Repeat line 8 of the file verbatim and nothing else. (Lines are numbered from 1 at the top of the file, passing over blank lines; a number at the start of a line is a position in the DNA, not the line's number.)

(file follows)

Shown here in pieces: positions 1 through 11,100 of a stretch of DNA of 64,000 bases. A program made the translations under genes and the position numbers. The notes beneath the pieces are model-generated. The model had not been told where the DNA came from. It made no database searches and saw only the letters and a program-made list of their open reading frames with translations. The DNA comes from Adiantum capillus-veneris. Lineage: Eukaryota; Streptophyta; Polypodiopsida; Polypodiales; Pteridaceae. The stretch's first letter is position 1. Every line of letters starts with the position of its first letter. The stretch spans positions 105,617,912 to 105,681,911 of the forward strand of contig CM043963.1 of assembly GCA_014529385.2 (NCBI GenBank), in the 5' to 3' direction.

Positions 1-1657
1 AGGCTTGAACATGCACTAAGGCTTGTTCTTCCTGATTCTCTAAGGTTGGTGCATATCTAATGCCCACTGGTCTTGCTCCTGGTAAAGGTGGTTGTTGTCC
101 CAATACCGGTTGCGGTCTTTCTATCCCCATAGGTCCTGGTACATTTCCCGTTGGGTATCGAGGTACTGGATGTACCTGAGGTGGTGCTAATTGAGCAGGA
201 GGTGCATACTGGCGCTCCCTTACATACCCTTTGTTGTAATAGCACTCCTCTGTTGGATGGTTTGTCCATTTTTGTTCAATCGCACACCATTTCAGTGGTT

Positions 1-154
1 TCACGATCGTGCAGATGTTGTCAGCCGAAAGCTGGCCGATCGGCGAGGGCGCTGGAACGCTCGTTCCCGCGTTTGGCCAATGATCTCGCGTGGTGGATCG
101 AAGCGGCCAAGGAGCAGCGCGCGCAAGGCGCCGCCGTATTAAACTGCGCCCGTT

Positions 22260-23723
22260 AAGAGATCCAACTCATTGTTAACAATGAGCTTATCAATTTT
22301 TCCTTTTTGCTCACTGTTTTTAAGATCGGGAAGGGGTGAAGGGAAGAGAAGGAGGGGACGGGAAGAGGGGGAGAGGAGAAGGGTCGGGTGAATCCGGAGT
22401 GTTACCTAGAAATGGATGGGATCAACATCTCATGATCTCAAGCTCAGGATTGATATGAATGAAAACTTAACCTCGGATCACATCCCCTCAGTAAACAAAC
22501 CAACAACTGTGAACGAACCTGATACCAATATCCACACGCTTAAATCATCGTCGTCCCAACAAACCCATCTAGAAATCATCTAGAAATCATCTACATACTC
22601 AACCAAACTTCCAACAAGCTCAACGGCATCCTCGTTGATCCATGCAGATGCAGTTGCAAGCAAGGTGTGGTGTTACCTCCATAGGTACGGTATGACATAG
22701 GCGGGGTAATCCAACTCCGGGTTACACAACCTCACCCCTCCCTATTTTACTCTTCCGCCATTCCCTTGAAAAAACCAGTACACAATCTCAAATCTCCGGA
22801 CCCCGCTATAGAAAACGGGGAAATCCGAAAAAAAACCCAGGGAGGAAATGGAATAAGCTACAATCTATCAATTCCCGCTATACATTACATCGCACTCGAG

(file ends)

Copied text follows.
101 AAGCGGCCAAGGAGCAGCGCGCGCAAGGCGCCGCCGTATTAAACTGCGCCCGTT